tos

Terms and conditions of service are a part of daily life now in the technology era, yet hardly anyone ever takes the time to read them or even think about them (I myself cannot remember reading a single one in my entire life). Most haven’t considered how these agreements could negatively affect them. For example, in an examination of the 8 worst terms of service ever published on May 13th, 2014 CNN Money highlights LinkedIn, which is an extremely well-regarded and highly used professional networking social network, as having one of the most extreme terms of service out there. Basically the terms give the company the right to claim anything shared on the site, directly or indirectly, and use it however they like (including for profit). In the articles summary of LinkeIn’s terms of service, the author states that “A 91-word sentence of legal mumbo jumbo in LinkedIn’s terms of service, says the social network has permission to do whatever it wants with your stuff.”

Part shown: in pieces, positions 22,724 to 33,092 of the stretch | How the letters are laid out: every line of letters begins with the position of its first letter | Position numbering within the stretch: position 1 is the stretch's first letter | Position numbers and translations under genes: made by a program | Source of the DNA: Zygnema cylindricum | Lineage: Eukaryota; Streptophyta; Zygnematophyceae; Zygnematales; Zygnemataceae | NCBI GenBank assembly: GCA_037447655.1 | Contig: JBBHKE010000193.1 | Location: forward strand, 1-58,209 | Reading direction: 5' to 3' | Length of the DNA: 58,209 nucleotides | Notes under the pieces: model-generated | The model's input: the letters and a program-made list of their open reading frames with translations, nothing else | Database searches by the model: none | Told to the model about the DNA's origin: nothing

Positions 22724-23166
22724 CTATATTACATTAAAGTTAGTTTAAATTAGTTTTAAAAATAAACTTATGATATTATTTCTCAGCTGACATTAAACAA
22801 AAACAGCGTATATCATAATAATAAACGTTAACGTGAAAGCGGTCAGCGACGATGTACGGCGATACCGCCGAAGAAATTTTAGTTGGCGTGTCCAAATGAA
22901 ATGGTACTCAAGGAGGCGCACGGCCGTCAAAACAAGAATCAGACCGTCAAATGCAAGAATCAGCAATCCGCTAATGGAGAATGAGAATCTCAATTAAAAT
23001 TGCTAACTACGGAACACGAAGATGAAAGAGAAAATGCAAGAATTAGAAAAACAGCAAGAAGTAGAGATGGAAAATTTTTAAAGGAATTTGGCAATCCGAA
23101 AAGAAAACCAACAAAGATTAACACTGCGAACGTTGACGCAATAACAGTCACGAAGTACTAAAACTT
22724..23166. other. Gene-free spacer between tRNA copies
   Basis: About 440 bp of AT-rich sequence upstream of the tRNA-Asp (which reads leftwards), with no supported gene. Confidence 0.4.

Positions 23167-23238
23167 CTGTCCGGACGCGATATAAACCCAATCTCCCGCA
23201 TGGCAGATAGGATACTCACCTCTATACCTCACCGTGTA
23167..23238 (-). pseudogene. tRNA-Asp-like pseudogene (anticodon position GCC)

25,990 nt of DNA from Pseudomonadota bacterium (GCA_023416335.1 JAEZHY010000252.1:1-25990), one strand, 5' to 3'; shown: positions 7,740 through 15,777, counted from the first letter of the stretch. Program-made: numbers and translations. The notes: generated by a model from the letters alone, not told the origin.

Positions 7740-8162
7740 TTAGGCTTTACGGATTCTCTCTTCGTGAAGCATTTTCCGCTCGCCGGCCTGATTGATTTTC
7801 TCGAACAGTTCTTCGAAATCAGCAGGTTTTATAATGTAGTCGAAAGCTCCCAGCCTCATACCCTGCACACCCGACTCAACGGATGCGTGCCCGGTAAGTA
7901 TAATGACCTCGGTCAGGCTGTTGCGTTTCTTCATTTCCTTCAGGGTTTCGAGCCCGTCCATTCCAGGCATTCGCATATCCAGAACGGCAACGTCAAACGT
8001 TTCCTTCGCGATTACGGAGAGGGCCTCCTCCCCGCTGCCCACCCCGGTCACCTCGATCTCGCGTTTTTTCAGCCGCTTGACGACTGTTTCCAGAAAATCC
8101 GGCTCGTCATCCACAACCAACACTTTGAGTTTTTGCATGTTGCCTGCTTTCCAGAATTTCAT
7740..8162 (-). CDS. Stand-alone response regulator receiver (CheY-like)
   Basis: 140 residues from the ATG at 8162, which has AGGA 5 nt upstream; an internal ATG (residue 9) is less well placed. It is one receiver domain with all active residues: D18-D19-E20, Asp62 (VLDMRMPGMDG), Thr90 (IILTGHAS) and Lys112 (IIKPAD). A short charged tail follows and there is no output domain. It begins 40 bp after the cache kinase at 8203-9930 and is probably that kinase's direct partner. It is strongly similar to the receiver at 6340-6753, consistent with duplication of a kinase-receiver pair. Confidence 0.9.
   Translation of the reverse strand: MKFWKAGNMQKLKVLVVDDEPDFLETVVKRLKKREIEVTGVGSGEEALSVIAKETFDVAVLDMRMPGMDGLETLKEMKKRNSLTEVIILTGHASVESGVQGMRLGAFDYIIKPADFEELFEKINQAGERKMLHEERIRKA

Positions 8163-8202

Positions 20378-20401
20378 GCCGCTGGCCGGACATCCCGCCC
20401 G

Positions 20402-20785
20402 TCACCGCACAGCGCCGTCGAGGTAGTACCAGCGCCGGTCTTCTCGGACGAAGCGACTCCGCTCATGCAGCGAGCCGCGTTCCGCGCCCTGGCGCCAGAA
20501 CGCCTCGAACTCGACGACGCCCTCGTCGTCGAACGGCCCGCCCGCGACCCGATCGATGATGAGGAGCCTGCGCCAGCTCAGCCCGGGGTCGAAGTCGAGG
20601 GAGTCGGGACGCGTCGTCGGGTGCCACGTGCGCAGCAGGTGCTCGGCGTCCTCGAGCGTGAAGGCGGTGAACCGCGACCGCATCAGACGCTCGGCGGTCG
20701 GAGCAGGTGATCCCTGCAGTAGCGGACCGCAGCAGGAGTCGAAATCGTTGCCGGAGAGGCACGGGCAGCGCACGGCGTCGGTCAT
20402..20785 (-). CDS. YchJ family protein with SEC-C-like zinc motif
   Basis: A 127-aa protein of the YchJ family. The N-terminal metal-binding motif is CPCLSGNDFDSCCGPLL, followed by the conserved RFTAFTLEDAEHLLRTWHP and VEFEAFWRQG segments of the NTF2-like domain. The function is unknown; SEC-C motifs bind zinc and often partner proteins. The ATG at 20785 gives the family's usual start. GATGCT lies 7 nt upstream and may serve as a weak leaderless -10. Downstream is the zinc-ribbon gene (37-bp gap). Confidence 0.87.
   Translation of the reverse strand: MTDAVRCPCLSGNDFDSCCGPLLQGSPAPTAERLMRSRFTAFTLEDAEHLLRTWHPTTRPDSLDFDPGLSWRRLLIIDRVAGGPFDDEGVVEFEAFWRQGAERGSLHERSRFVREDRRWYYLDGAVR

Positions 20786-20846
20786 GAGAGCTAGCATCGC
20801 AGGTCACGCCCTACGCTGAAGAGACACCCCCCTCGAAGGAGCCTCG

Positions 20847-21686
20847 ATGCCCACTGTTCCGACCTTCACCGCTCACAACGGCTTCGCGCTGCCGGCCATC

Many different applications and different types of software are used by students and educators both inside and outside of the classroom. Many of these are obligatory for certain classes, and students (and teachers) are therefore obligated to agree to the terms of service that accompany them. While federal law states that students possess the rights to all content they create, the terms of service that students agree to could possibly claim the right to use the students content in any way they see fit. Due to this, I believe that it is a schools responsibility to ensure that students maintain the sole rights to all of the content that they create and that companies are not allowed to “steal”, albeit legally, students’ works. If for some reason this is not possible, then schools must at least state so very clearly at a bare minimum.

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